UseInSentence Examples of words in sentences

Cache in a Sentence

Examples of cache in a sentence

Cache is a pretty tough word, but we're here to help you better understand it...with EXAMPLES!

When learning new words, it's important to see how they're used, or to see them in the different contexts in which they're often used, and that's just what we'll do to help you better understand cache (and many other English words!). By seeing different ways you can use cache in a sentence, as well as synonyms and antonyms of cache, you will have a much better grasp on how it should be used, and you'll feel more confortable with using it much sooner.

Below you will find the definition of cache, followed by 33 sample sentences (from real sources), gradually increasing in length.


(noun) - a secret store of valuables or money

View more definitions below

EXAMPLES - Cache in a Sentence

  1. Presently hard-coded to 'cache' - probably should be flexible. (source)
  2. Some cache is being too conservative about checking for changes. (source)
  3. To prepare a culvert as a long term cache, you need to rat-proof it. (source)
  4. IE: go to google and type in "cache:" where is the site you are trying to recover. (source)
  5. French, of which Knife-in-the-Wind knew but the one word cache, which all the North knows. (source)
  6. All of the foods stored in this type of long term cache should be dry goods with very long shelf lives. (source)
  7. Antagonist, the WMD found are a few shells who someone forgot at some hidden cache from a war 15 years ago. (source)
  8. If the cache is made in a hard clay bluff, and the goods perfectly dry when put in, they will keep years without damage. (source)
  9. Holden Transport banks with them, but it's not their primary account, just a short term cache for incidental expenditures. (source)
  10. (If you recall from the segment on hard disk drives, a cache is a piece of memory holding frequently accessed information). (source)
  11. Multicore chips, however, have a memory bank called a cache, which is relatively small but can be accessed very efficiently. (source)
  12. The Motorola Droid's nice and all -- so is the Palm Pre Plus, for the matter -- but neither has the name cache of the iPhone. (source)
  13. When your comic is hosted on a publisher-connected hub, though, you can focus on THE WORK and let the name cache bring viewers in. (source)
  14. Once I removed the offending entry and issued a nbtstat - R command (which reloads the name cache) all was good with the world again! (source)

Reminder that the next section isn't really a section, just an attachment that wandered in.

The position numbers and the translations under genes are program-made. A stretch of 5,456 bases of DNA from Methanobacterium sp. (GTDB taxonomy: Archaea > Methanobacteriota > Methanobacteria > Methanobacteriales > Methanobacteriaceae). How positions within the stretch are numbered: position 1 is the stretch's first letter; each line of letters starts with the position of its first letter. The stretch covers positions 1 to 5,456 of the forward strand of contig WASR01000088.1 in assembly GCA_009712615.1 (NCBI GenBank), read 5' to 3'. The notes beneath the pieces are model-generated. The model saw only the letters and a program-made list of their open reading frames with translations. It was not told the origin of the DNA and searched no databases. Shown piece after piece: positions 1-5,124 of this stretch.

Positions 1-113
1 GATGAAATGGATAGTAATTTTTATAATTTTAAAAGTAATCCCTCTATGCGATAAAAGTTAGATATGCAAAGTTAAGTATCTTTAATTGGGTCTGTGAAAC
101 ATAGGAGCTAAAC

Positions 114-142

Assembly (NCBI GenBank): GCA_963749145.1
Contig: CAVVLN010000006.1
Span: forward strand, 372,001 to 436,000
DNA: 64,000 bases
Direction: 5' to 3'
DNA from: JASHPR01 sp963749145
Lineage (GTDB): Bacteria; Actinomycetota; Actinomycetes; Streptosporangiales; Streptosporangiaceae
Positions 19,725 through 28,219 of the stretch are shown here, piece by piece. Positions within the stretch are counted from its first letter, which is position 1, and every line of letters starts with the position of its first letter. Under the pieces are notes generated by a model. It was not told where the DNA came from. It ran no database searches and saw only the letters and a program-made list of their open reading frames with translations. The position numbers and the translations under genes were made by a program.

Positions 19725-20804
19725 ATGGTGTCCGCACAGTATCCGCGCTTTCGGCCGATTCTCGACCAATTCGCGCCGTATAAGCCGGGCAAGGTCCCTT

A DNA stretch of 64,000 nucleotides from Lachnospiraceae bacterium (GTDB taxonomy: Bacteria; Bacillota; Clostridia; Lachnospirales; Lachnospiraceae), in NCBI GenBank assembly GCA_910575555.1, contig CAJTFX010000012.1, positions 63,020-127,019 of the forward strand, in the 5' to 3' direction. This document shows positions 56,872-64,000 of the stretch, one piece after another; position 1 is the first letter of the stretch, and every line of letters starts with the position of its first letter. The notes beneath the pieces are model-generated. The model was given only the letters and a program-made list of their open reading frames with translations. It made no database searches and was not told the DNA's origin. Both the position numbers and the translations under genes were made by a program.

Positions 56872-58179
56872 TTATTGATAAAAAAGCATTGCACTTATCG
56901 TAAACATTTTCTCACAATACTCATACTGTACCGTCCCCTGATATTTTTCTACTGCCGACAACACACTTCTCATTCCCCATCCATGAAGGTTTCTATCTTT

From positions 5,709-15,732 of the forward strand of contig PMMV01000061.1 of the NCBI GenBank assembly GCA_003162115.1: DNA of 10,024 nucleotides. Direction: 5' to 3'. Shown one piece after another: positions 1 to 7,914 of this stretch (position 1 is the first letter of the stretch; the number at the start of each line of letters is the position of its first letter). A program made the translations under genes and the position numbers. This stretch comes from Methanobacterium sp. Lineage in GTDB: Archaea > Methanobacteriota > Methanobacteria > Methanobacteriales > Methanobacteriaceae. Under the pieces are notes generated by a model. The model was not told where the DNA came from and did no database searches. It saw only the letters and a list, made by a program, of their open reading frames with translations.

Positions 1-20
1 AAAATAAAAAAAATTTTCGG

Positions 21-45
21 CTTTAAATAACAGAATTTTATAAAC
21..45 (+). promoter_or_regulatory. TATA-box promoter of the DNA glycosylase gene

15. The word cache occurs so frequently in this history that a brief definition of the interesting process of cacheing might not be amiss. (source)
  16. Matt Hanson "on Andrea Baker said:" Hi Dean, you are right, while we don't have the name cache of a big tech firm here in DC that stands out. (source)
  17. We stored our corn, beans, sunflower seed and dried squash in cache pits for the winter, much as white people keep vegetables in their cellars. (source)
  18. One small downside is, the cache is refreshed every two minutes, so if you add a word or a comment, you might have to pause a moment before you see it show up on the front page. (source)
  19. For me it's this computer word 'cache' -- of course, because of the "e" on the end, this word is pronounced with a long "a" -- and I don't care what you say, that's how I'm saying it! (source)
  20. In the context of Web browsers, the cache is a block of temporary storage data comprised of information such as browsing history, pre-set e-mail account and private web site passwords. (source)
  21. March 2002 (11) 28: Tip: Getting IE 5 Mac to refresh after the cache is emptied (0) 28: Image rollovers with no JavaScript (0) 27: Dreamweaver Accessibility Add-0ns (0) 27: What is Section 508? (source)
  22. Having duly discussed the matter, it was at last agreed that we should at once make our way to the "cache" -- that is to say, the high platform I have described -- and supply ourselves with food. (source)
  23. One of them saves previous searches in a repository called a cache and automatically updates them, speeding up the time it takes to conduct the same search once new information is added to the database. (source)
  24. Conclusion: I have used temporary underground and underwater caches for years in the military, so I suspected a long term cache could be constructed, but until I tried it, I was still a little apprehensive. (source)
  25. Among the bigger changes, we've completed the overhaul of the Nickname cache article to document where to find the cache in Outlook 2010 and we've consolidated all of the MAPI Constants into a single article. (source)
  26. So we bought Milady her computer, got a nice 1 gig RAM chip for my computer, deleted a bunch of the background programs (the cache is now running at about 20% of capacity), and bought a wireless network for the home. (source)
  27. What is your response to the findings that the events and perpetrators of 9/11 had nothing to do with Saddam Hussein and his so-called cache of "weapons of mass destruction" or an allegiance with Bin Laden operatives? (source)